Wuyuan Lu, east of Wulumuqi Lu, is home to some vintage-wear and designer jewelry. Local fashionistas frequent the intersection between Taojiang Lu and Yueyang Lu for the high-fashion multi-brand store The Villa.

This peaceful crossroads of Taijiang and Yueyang contains a bust of Alexander Pushkin in its center (evidence of the area's former Russian flavor) as well as a number of good bars, restaurants and homeware stores.

Wuyuan Lu, near Changshu Lu, The Villa, 1 Taojiang Lu, near Yueyang Lu; +86 21 6466 9322; open 11 a.m.-9 p.m. (Tuesday-Sunday)

14. Street snacks

Shanghai street food tends to be oily, greasy and stuffed with carbs, but don’t let that stop you.

The section of Wukang Lu, between Anfu Lu and Wuyuan Lu, has a selection of afternoon snacks.

Try the flat, herb-crusted bread or one of the baked dough swirls -- vegetarians beware, they contain pork fat.

There is also a buzzing wet market in the area, the places for locals to buy meat, vegetables, live fish and poultry.

Wukang Lu, near Wuyuan Lu

15. Chinese massage

It's time to get off your feet for an hour and enjoy a massage.

Chinese consider totally blind and partially sighted masseurs having a superior sense of touch so they can really feel where your body needs work.


Traditional Chinese massage doesn't use oil and is done over clothing and it can be very firm. For a softer option, ask for an oil massage or just let them work on your feet. Chinese massage should be tried for your China tours in Shanghai.

Yilin Blind Massage, No. 1, Lane 100 Nandan Dong Lu, near Tianyaoqiao Lu; +86 21 6464 3786; open daily, 10 a.m.-1 a.m. An one-hour body massage costs around RMB 60.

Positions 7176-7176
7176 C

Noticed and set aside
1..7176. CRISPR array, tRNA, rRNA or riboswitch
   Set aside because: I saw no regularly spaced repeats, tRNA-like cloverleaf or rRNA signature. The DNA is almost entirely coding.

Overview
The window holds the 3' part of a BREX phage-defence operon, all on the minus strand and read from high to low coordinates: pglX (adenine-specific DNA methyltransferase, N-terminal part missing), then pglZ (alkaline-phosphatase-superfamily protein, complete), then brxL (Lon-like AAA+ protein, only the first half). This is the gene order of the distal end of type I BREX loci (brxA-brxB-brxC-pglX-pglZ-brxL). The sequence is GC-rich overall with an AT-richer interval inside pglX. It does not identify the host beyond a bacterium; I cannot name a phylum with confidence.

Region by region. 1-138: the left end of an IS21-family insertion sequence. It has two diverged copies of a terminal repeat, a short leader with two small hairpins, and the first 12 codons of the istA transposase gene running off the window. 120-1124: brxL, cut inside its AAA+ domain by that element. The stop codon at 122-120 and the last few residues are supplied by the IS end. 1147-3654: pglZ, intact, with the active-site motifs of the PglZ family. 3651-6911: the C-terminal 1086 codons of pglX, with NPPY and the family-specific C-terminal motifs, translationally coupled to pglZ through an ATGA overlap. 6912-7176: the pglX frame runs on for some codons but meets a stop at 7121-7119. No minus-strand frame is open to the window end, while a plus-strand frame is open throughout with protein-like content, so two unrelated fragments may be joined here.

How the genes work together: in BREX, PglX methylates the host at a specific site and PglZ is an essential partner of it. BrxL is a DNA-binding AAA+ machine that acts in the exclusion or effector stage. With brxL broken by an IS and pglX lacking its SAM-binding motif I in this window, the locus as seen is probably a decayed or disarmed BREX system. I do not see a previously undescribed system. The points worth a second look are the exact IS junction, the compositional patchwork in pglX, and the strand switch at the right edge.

Evening

16. Walk in the shoes of criminals

For a peep into the golden days of Shanghai in the 1930s, opt in to the Gangster Walk which threads a path through the opium trade in 19th and eary 20th century. The war built Shanghai from a muddy stretch of riverbank into the metropolis it became.

Follow the footsteps of infamous gangsters such as "Big Ears" Du, who controlled the trade and was one of the wealthiest men in Shanghai, along with his friend and cohort "Pock-Marked" Huang, a senior member of the French police force and the head of the local Green Gang back in pre-revolutionary China.

Newman Tours' Gangster Walk is an English guided tour and takes place every Friday and Sunday afternoon. Their guides accept popular China tours request in other times. Price for an adult starts from RMB 260. Reserve a spot at info@newmantours.com then meet at exit three of Changshu Metro Station, Huaihai Zhong Lu near Changshu Lu

17. Dancers in the park

Every evening around dusk, Shanghai's older residents gather at a number of parks and green spaces for public dancing sessions.


Most people practice formal ballroom dancing in pairs to contemporary pop music, which blares from a set of portable speakers. Locals consider it a fun way to socialize and keep fit.

No one minds if you watch.

Fuxing Park and Xiangyang Park are good places to catch some public dancing.

18. High-class local cuisine

Shanghainese food is nothing like Chinese food overseas. It's oily and sweet, laden with dozens of varieties of bean curd and usually packed with bones. Jesse on Tianping Lu is a popular venue to enjoy the local fare.

This is a tiny place so expect to wait for a table. Try specialties such as hongshaorou (a sweet, fatty pork dish) and kaofu (a sweet, spongy tofu variant).

This is the original Jesse. If it's too crowded and hectic, there are four others (called Xin Jishi, or New Jesse) dotted around town that have more of a chain-restaurant feeling.

The original Jesse, 41 Tianping Lu, near Huaihai Zhong Lu; +86 21 6282 9260; open daily, 11 a.m.-4 p.m., 5:30 p.m.-midnight

Xin Jishi at Xintiandi, North Block, Lane 181 Taicang Lu, near Madang Lu, +86 21 6336 4746, open daily, 11 a.m.-2 p.m., 5 p.m.-11p.m.

19. Finally, cocktails!

Cocktails are not traditionally part of Chinese culture, but they have been a fixture in Shanghai since the early 20th century when the city was a treaty port.

Head to any of the three local-run Constellations bars for possibly Shanghai’s best cocktails.